Search Images Maps Play YouTube News Gmail Drive More »
Sign in
Screen reader users: click this link for accessible mode. Accessible mode has the same essential features but works better with your reader.

Patents

  1. Advanced Patent Search
Publication numberUS2106442 A
Publication typeGrant
Publication dateJan 25, 1938
Filing dateApr 24, 1935
Priority dateApr 24, 1935
Publication numberUS 2106442 A, US 2106442A, US-A-2106442, US2106442 A, US2106442A
InventorsHorace D Stevens
Original AssigneeFirestone Tire & Rubber Co
Export CitationBiBTeX, EndNote, RefMan
External Links: USPTO, USPTO Assignment, Espacenet
Buffing method and apparatus
US 2106442 A
Abstract  available in
Images(6)
Previous page
Next page
Claims  available in
Description  (OCR text may contain errors)

Jan. 25, 193 8. STEVENS 2,106,442

BUFFING METHOD AND APPARATUS,

Filed April 24, 1935 6 Sheets-Sheet ll INVENTOR Horace D. Sreuens ATTORNEY H. /D. STEVENS BUFFING METHOD AND APPARATUS Filed April 24, 1935 6 Sheets-Sheet 2 INVENTOR Horace T). Stevens ATTORNEY Jan. 25, 1938. H. o. STEVENS BUFFING METHOD AND APPARATUS e Shets-Sheet s Filed April 24, 1955 NM m Q lNVENTO Horace D. Siemens ATT%NEY Ill/{11145 Jan. 25, 1938. H STEVENS 2,106,442

BUFFING METHOD AND APPARATUS Filed Abril 24, 1935 6 Sheets-Sheet 5 8 I INVENTOR Horace D. Stevens ATTORNEY Jan. 25, 1938. H. D. STEVENS BUFFING METHOD AND APPARATUS 6 t e e h 4 S t e m s 6 Filed April 24, 1935 INVENTOR Y E s m w m m A .0 T D e c m 0 H Patented Jan. 25, 1938 UNITED STATES PATENT OFFICE Firestone Tire & Rubber Company,

Akron,

Ohio, a corporation of Ohio Application April 24, 1935, Serial No. 17,940

13 Claims.

This invention relates to bufling methods and apparatus, and more especially it relates to procedure and apparatus for bufiing or abrading both sides of the rubber flanges or bases formed integrally upon rubber valve stems such as are used for inflatable rubber articles, for example, inner tubes.

In valve stems of the character mentioned, the base flanges may be of elliptical or rhombus shape in plan, the latter form only being illustrated in the accompanying drawings. Said base flanges also are formed with feather edges, so that the buffing thereof must proceed toward said edges or margins from a point within the same to avoid lifting and scuffing of the thin marginal portions.

The chief objects of the invention are to provide an improved method and improved apparatus for the bufiing of rubber valve stem base flanges.

More specifically the invention aims to provide,

in a single machine, the means for bufiing both sides of said base flanges. Further objects include continuous operation; automatic means for presenting different portions of the work to the abrading mechanism; automatic delivery of the finished work from the machine; and the saving of time and labor. Other objects will be manifest.

Of the accompanying drawings:

Figure 1 is a plan view of apparatus embodying and adapted to carry out the invention, in its preferred form, and the work therein;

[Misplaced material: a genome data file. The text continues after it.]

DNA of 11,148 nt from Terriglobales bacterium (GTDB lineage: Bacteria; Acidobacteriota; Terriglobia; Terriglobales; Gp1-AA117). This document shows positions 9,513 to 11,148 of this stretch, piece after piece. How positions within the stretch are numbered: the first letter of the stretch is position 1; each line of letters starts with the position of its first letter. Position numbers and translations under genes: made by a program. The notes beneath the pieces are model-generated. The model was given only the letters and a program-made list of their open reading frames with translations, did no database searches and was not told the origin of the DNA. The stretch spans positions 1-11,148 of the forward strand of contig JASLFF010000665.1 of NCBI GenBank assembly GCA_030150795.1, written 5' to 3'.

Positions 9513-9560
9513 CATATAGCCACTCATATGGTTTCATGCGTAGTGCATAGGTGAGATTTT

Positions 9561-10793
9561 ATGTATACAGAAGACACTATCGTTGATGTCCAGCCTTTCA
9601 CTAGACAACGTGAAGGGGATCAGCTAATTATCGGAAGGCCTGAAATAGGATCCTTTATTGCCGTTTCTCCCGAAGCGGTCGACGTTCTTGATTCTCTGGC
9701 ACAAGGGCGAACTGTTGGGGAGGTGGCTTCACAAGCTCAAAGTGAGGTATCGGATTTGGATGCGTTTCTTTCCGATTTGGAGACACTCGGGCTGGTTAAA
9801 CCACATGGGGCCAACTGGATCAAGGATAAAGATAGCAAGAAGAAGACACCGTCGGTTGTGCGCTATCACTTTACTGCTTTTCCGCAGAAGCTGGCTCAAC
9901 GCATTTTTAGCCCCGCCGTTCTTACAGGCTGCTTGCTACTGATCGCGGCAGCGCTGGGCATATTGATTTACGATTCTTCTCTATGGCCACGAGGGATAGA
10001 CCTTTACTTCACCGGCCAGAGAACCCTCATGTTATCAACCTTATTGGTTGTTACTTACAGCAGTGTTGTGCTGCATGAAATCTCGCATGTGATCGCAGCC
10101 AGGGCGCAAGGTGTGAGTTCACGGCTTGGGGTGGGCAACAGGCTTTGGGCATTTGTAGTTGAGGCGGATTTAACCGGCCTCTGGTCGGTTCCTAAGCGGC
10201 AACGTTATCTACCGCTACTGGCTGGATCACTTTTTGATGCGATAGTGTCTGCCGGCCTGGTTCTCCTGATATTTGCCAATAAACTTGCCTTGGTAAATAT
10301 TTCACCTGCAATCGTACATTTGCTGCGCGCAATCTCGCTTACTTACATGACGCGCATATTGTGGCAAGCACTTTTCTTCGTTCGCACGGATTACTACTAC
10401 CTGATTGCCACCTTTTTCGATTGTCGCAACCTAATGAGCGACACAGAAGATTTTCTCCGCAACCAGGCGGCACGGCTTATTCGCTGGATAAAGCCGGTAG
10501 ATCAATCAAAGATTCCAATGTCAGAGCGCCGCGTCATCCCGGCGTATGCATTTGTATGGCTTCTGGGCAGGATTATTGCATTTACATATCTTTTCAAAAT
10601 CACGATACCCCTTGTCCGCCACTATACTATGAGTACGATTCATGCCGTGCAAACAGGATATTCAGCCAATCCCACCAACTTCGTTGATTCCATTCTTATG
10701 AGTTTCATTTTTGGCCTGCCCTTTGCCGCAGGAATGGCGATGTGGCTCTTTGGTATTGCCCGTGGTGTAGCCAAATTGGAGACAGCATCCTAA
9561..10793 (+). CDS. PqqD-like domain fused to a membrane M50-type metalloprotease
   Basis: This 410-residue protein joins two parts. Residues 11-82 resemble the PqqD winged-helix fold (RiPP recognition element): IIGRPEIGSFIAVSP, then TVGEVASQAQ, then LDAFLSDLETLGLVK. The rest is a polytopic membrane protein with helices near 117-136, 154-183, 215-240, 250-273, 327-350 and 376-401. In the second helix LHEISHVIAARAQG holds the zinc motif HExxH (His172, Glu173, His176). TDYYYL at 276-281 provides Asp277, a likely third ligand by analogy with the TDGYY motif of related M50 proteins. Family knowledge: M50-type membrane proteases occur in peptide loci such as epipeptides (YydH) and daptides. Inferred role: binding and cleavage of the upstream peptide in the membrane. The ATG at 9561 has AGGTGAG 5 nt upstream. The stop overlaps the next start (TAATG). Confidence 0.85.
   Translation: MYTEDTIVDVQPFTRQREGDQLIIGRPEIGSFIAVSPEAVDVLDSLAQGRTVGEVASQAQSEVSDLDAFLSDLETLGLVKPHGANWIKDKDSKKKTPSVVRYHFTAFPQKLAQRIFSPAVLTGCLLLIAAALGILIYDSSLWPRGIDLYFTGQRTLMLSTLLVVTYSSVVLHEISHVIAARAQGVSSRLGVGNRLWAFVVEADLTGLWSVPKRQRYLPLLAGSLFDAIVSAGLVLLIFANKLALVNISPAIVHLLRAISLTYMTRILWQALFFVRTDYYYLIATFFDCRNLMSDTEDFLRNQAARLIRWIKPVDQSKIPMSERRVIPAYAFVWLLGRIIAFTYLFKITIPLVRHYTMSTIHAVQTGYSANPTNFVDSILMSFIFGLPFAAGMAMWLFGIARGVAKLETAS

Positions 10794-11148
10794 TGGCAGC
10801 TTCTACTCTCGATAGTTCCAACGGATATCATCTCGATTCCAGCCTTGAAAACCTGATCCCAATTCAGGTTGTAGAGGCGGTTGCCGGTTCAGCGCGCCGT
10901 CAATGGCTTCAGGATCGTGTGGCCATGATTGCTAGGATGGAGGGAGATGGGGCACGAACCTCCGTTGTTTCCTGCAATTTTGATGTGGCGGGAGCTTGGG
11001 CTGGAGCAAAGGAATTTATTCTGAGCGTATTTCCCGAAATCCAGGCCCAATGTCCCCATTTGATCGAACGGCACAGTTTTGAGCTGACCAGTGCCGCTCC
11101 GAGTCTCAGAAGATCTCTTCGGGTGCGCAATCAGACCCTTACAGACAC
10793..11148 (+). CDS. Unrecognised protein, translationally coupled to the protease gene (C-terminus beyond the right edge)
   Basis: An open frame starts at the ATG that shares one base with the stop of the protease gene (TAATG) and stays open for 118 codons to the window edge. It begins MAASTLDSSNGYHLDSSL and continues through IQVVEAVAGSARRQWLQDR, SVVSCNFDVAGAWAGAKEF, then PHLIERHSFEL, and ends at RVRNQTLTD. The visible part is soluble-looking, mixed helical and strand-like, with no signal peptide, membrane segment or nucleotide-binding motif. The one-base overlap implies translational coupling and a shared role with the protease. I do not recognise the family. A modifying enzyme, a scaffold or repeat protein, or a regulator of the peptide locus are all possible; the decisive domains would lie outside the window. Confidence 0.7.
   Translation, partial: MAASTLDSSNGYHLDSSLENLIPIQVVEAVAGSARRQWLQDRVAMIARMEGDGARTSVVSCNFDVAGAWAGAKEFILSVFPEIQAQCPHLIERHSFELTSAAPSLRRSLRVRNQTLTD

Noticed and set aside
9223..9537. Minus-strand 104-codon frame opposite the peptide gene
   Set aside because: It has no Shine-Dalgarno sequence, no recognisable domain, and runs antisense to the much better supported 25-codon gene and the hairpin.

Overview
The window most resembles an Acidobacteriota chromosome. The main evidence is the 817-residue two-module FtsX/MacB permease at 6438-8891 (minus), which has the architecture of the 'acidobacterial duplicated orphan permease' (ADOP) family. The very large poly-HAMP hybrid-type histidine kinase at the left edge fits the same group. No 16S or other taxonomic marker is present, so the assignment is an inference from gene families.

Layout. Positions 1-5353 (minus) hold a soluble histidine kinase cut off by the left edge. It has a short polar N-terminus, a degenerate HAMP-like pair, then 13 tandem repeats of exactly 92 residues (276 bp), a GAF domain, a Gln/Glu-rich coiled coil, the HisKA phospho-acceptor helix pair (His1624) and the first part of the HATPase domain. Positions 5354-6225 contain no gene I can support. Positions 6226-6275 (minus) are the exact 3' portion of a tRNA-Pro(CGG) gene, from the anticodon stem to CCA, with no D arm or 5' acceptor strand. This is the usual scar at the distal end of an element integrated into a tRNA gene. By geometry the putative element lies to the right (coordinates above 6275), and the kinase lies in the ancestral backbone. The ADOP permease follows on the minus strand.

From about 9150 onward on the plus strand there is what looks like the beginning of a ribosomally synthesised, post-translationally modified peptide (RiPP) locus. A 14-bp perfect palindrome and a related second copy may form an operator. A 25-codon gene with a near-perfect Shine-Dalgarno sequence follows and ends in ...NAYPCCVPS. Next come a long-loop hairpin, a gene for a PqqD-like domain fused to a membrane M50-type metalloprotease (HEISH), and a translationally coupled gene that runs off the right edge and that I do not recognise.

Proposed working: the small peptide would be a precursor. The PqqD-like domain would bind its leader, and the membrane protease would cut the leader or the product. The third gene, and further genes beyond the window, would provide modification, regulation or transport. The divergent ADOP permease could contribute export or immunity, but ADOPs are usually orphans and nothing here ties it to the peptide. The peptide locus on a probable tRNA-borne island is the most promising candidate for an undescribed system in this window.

Figure 2 is a front elevation thereof;

Figure 3 is a detail plan view, on a larger scale,

of a portion of the mechanism shown in Figure 1, showing how the work is turned axially through an angle of 90 in one region of its orbit;

Figure 4 is a section on the line l-4 of Figure 3;

Figure 5 is a section on the line 5-5 of Figure 4;

Figure 6 is a full size fragmentary elevation showing the top face of the work being buffed in the direction of its long axis, a part of the work- 5 supporting structure being shown in section;

Figure 7 is a section on the line 1-1 of Figure 1, on a larger scale, showing how one end portion of the bottom face of the work is buffed.

Figure 8 is a section on the line 8-8 of Figure '7;

Figure 9 is a detail plan view of a portion of the mechanism shown in Figure 1, on a larger scale, showing how the work is turned axially through an angle of 180;

Figure 10 is a detail plan view of the apparatus adjacent the work-delivery station, showing how the work is turned through an angle of preparatory to its ejection from the machine; and

Figure 11 is a plan view of a modified form of work-holding device that supports a different .5, form of valve stem with its bottom face uppermost.

The improved methodand apparatus may be described briefly as follows: The work, consisting of rubber valve stems, is manually mounted upon a constantly moving carrier having orbital movement that carries the work past a plurality of stations whereat the top face of the work is buffed. At one of said stations the work is turned through an angle of 90 so as to present a different portion of its surface to the buffing mechanism. Coming back to point-of starting, indicated by the letter A in Figure 1 of the drawings, the work is manually removed from its initial position on the carrier and replaced thereon in 20 a different position. In its new position it is carried past a plurality of stations where its bottom face (disposed uppermost) is buffed. Between said last mentioned stations the work is turned angularly through so as to present a different 25 portion of its surface to the succeeding buffing mechanism. Again approaching the point of starting, the work is automatically ejected from the machine and received in a suitable receptacle.